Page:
Some of the solutions proposed in the report were to offer a better work-life balance by increasing budgets and schedules and greater engagement with educational institutions – from schools to universities – to highlight a number of job roles in the sector and encourage new staff. .

Shineid Rocks, managing director of Channel 4 countries and regions, and Jane Moorhead, managing director of Raise the Roof Productions, which heads the Steering Group of the Skills Without Screenplay Television Foundation and the Skills without Screenwriting Skills Foundation, respectively, wrote in a report: polls these measures are needed now. Those of us who participate in the Unscripted TV Skills Fund are striving for just that – to improve the situation after years of underfunding. The commitment of broadcasters, streamers and production companies to increase investment and work together for the benefit of the television industry without a script is fantastic. But, as you will see, a lot needs to be done. “

The full report, which was funded by the BBC, Channel 4 and the Unscripted TV Skills Fund, can read here.



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The ScreenSkills report reveals the scale of the crew shortage in the UK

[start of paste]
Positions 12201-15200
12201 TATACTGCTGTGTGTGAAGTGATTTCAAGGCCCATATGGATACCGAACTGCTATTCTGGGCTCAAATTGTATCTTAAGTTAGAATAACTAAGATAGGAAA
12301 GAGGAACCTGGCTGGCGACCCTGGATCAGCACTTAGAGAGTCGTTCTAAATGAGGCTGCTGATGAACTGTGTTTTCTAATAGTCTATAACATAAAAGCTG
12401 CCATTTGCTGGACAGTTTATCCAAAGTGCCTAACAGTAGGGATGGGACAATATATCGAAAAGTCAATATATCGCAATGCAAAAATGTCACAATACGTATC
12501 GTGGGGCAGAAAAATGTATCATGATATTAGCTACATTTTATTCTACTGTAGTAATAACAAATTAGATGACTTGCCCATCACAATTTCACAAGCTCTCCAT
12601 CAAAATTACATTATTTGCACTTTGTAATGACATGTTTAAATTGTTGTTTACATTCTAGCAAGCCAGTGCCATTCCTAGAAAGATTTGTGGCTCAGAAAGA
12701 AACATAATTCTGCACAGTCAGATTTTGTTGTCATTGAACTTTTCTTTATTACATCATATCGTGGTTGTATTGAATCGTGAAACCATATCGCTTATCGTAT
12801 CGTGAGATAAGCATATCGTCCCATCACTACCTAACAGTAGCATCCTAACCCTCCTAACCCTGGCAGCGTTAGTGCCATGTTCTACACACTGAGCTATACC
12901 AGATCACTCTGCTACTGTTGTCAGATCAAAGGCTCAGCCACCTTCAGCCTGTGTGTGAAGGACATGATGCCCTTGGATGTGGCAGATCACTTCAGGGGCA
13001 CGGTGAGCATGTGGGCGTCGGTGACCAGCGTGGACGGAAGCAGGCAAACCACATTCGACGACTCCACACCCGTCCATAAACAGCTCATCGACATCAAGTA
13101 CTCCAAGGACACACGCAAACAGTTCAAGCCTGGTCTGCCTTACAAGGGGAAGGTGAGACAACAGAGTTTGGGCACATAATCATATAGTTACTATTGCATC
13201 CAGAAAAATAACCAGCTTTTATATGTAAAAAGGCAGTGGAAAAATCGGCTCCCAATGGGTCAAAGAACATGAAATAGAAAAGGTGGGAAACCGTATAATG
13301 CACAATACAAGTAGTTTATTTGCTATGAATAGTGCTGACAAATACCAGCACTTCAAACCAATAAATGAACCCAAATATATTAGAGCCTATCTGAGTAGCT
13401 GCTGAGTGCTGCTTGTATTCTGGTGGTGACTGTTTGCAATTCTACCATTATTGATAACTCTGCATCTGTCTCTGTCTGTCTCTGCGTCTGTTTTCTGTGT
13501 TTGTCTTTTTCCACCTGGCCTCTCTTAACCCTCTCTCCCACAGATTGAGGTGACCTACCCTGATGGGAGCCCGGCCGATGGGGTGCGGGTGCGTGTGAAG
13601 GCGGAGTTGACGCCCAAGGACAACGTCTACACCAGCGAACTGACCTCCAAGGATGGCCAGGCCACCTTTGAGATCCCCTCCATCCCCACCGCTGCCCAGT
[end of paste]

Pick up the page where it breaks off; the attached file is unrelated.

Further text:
A new study shows that television without a script has a significant shortage of film crew.

The most acute shortage is felt in production management and in senior editorial positions, and the most difficult to recruit production coordinators, production managers, editors and producers of series.

In addition to the fact that “too few” production coordinators are part of the television sector without a script, the report also found that in the industry of “bleeding” experienced production managers.

The report was made by a government-backed industry body Screen skills in support of the new Unscripted TV Skills Fund, which was launched last year.

Among the conclusions in the report were the recognition of the “particularly acute” lack of skills in the crew with mid-level experience, problems with recruitment and content in all “all genres, roles and production centers”, and lack of all career levels, indicating the problem with observance.